Platinum raced to a six-year peak on Wednesday on hopes of a fillip to demand for the auto-catalyst as the economy recovers, with gold and other precious metals also boosted by a softer dollar and bets for fresh U.S. stimulus.
Platinum rose 4.4% to $1,226.58 per ounce by 10:34 a.m. EST (1534 GMT), having earlier hit its highest since February 2015 at $1,250.00.
“We are expecting demand for autos to increase globally as we move into a recovery phase,” said Bart Melek, head of commodity strategies at TD Securities, adding higher standards for pollution control will require more of the metal.
A report from specialist materials company Johnson Matthey
showed a deficit of platinum grew last year.
Palladium also saw a large supply shortfall, but this was less extreme than in 2019.
Palladium rose as much as 3.1%, and was last up 2.3% at $2,372.86 per ounce.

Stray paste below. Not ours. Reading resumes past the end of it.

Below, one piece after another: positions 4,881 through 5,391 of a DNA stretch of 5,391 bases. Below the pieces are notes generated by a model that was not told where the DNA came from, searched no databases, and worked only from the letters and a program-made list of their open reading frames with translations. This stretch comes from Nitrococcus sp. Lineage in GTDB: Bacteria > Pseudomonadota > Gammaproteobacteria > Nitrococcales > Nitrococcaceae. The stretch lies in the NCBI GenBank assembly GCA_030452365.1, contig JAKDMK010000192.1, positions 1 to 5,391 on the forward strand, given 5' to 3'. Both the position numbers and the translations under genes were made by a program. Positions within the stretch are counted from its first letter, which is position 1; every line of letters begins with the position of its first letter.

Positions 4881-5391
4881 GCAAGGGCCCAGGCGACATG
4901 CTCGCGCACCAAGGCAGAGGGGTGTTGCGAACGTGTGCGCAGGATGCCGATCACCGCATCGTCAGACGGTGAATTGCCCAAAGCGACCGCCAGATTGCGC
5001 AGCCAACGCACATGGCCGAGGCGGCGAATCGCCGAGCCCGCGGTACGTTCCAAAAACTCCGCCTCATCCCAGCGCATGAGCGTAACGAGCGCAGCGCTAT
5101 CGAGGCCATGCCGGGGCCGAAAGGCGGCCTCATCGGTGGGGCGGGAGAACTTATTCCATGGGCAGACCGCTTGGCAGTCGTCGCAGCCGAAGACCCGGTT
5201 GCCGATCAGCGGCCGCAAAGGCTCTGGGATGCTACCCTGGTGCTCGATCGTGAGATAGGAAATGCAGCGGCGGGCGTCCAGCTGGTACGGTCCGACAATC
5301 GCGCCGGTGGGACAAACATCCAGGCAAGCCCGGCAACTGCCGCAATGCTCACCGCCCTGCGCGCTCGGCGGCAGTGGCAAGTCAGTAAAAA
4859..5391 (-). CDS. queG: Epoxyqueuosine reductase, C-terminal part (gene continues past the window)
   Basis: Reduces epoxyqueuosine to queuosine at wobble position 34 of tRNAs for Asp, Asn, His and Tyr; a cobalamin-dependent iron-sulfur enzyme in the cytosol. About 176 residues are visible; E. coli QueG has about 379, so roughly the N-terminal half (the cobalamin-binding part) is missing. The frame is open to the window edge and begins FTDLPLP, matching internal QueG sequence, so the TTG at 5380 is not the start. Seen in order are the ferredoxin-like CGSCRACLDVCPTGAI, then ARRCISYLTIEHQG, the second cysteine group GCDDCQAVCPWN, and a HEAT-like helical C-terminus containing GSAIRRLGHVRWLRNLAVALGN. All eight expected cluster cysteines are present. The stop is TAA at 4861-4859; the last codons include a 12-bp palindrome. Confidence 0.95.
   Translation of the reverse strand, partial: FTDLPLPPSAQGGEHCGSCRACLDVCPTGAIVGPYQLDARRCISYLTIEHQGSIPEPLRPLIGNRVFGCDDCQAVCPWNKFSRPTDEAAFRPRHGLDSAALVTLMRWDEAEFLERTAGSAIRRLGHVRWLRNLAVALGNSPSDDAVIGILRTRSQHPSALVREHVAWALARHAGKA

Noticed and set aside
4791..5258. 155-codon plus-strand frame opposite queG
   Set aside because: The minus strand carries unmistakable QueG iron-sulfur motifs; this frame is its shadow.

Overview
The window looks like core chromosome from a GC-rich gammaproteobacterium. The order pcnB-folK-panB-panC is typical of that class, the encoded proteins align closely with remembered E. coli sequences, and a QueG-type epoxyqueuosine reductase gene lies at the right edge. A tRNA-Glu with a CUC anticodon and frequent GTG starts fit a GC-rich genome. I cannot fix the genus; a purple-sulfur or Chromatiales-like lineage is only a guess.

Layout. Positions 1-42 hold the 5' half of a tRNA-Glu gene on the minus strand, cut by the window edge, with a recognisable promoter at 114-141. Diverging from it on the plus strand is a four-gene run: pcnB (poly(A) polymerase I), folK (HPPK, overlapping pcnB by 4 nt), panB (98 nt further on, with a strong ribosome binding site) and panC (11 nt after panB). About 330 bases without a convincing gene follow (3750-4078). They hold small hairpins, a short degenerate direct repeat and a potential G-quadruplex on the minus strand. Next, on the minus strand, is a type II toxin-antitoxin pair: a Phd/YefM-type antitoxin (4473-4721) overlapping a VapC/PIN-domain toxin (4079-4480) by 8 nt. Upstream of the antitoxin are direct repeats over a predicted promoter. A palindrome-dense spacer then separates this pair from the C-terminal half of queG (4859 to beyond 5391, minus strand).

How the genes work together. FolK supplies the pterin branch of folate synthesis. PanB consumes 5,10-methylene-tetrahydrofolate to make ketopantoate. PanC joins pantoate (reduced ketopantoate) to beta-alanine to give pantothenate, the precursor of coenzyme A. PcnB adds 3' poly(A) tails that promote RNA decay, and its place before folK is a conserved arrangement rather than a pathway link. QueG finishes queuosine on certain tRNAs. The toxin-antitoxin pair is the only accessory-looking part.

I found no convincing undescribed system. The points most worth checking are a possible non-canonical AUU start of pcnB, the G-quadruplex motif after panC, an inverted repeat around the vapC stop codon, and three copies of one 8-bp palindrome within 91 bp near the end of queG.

Platinum is likely to continue to play “catch-up” with palladium, Melek added.
Both metals are used by automakers in catalytic converters to clean car exhaust fumes.
Spot gold meanwhile, rose 0.2% to $1,840.21, while U.S. gold futures gained 0.1% to $1,838.50.
Spot silver fell 0.7% to $27.02.
Making metals less expensive for those holding other currencies, the dollar fell on data pointing to benign U.S. inflation in January.
The market is interpreting the data as increased chances of more stimulus to align with the Federal Reserve targeting higher inflation, said Bob Haberkorn, senior market strategist at RJO Futures.
The U.S. Congress is expected to pass a $1.9 trillion coronavirus relief bill. Investors often buy gold to hedge risks of a spurt in inflation triggered by massive stimulus.
Markets now await further policy cues from Fed Chairman Jerome Powell’s speech before a virtual Economic Club of New York event at 1900 GMT.